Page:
Private charter jet company VistaJet made headlines this week when it placed a $3.8 billion order for 56 planes from Bombardier and took out an option for 86 additional aircraft, making it the biggest deal in private business aviation history.
The sale doubles the size of VistaJet's fleet, putting dozens of Bombardier's top-of-the-line Global aircraft in the skies.
The magnitude of the sale is particularly impressive, considering the bad rap private jets received in the wake of the recession.
But VistaJet's growth story is as impressive. Founded in 2008 by German entrepreneur Thomas Flohr, the company had 25 percent revenue growth this year, following 22 percent revenue growth in 2011.
It's achieved that growth not from focusing on domestic clients, but from servicing clients in emerging markets where the financial crisis was less of a factor and where there is tremendous entrepreneurial growth, Flohr said at a lunch announcing the Bombardier deal this week.
In the past, when future entrepreneurs from emerging markets in Asia and Africa studied in the west, they stayed and built careers there. But now, those same entrepreneurs see tremendous opportunity in their home countries, and are more likely to return and build businesses where they came from, Flohr said.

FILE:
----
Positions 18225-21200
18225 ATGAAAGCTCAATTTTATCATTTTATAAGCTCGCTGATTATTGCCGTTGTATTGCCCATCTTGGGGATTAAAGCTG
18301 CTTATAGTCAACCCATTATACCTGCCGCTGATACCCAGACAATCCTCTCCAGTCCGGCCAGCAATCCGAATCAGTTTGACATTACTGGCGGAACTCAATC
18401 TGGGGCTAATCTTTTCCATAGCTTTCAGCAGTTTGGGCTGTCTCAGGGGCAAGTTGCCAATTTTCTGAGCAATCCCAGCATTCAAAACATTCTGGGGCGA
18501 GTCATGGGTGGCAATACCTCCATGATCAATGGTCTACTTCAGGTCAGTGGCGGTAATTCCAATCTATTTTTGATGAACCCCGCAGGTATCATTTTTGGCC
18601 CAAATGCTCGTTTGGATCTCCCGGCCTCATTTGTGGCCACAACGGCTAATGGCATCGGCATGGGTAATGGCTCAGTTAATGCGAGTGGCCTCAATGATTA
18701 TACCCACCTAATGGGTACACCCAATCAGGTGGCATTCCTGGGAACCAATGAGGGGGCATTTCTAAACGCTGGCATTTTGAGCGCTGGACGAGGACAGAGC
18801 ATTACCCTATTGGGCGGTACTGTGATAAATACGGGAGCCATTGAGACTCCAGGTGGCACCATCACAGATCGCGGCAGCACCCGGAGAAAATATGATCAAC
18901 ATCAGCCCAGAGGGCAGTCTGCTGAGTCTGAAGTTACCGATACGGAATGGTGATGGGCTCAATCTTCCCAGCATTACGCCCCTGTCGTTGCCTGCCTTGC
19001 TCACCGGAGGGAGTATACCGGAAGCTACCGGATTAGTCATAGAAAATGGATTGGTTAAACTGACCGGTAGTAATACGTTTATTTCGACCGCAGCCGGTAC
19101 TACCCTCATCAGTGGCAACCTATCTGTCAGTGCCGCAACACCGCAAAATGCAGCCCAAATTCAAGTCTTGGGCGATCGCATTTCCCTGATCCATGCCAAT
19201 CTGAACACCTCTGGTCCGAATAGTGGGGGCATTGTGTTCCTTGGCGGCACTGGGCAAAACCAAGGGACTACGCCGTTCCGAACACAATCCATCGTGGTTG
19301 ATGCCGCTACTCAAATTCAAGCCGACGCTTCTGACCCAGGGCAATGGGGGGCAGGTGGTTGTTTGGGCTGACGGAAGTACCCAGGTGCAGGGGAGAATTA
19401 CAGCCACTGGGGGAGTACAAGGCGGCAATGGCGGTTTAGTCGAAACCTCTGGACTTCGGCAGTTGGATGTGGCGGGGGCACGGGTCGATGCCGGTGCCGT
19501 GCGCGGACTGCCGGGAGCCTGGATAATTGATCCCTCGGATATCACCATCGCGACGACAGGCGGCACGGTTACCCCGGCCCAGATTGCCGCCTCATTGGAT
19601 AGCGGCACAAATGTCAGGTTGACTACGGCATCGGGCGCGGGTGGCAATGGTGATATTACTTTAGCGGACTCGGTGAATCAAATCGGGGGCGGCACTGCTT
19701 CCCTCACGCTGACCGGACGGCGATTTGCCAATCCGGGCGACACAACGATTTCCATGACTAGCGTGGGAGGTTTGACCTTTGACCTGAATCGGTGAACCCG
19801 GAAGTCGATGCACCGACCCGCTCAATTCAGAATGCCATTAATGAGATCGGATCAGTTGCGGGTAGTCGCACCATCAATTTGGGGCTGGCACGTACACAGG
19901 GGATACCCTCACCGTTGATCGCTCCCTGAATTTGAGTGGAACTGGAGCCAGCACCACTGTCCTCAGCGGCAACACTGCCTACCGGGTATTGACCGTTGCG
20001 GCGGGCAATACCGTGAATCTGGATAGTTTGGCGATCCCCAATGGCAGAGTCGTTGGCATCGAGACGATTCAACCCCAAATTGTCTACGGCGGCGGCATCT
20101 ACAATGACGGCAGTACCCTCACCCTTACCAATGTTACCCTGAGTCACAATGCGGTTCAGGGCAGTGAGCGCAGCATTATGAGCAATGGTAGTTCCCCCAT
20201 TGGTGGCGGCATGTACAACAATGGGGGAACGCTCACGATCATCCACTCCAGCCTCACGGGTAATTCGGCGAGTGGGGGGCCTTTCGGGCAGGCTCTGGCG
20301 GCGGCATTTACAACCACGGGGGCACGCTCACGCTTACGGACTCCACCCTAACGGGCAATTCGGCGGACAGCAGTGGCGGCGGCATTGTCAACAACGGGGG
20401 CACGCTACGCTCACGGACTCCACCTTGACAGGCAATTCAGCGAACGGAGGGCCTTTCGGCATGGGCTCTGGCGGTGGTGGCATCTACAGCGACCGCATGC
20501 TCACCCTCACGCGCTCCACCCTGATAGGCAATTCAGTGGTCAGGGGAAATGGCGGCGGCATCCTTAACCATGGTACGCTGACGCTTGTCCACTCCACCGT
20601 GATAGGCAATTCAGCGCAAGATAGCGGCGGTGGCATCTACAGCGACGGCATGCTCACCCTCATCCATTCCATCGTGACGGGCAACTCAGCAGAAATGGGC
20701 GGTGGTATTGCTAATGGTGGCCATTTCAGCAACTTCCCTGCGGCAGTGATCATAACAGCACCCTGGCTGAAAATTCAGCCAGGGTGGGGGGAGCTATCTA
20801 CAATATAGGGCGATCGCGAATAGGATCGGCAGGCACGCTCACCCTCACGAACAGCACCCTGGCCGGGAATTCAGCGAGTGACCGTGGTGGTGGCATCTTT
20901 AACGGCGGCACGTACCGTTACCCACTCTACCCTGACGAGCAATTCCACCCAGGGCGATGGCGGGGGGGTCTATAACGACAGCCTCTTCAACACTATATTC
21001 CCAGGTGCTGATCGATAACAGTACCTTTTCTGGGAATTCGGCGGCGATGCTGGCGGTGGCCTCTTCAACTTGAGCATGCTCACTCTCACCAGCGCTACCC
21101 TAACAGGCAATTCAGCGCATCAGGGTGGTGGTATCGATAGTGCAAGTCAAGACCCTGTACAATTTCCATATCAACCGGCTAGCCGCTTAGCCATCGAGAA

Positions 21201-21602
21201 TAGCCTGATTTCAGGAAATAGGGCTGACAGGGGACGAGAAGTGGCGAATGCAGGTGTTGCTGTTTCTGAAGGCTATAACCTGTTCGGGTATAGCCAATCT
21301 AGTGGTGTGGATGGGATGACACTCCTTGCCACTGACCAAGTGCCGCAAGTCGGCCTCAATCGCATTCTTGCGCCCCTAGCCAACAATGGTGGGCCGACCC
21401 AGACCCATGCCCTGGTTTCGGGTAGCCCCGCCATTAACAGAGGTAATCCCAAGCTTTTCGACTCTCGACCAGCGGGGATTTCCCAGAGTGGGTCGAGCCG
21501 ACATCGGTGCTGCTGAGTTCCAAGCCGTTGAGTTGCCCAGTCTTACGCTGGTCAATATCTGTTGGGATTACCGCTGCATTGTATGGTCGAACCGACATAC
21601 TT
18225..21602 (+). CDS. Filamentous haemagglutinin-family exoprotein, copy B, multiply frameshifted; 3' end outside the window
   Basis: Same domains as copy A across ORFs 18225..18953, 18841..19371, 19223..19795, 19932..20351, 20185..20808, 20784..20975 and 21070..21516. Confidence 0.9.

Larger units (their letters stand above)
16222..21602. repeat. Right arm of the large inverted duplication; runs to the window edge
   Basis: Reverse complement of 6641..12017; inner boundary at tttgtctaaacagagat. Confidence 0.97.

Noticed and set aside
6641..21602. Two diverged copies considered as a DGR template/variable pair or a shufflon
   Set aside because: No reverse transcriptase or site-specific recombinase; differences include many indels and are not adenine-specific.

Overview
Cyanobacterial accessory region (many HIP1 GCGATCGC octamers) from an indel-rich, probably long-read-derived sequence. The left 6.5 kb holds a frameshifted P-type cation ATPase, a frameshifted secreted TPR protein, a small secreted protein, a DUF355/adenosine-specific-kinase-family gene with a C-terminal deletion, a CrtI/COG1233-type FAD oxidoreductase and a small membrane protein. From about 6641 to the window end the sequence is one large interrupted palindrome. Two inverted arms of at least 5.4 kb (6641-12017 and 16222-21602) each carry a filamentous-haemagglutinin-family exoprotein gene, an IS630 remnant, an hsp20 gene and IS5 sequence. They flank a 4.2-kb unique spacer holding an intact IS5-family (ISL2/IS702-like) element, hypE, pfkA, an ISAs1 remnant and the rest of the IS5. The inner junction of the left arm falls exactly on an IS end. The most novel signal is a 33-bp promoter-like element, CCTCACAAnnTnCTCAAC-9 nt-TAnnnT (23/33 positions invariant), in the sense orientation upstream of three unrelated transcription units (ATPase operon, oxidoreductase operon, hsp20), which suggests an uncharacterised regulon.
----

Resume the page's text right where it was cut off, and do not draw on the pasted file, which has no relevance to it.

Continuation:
At the same time, it's become less critical for businessmen in emerging markets to meet in a hub like London or New York, said Flohr, adding, "entrepreneurs are doing business directly, from China to Angola or from Nigeria to Saudi Arabia."
But because commercial airline infrastructure can be lacking in those countries, it's often impossible — or at least incredibly time consuming and expensive — for those businessmen to meet face to face.
That's where VistaJet came in, and where it has seen its service take off. The company's jets made 10,000 international flights in 2012, and have landed at 136 airstrips in Africa this year.
"We caught the megatrend early on," Flohr said.
The service isn't cheap; VistaJet planes, which fly anywhere in the world on 24 hours notice, cost $15,000 per hour. But considering the cost of commercial airfare from remote places, it can become a viable option, especially when companies are transporting multiple executives and paying for hotel rooms.
The deal with Bombardier is a sign that Flohr sees huge growth potential among businesses in emerging markets.
“Such customer success allows us to place this historic order and will enable us to base even more brand new aircraft in these dynamic growth markets," Florh said in a statement. "I am excited to serve these markets with an unparalleled product both locally and globally.”
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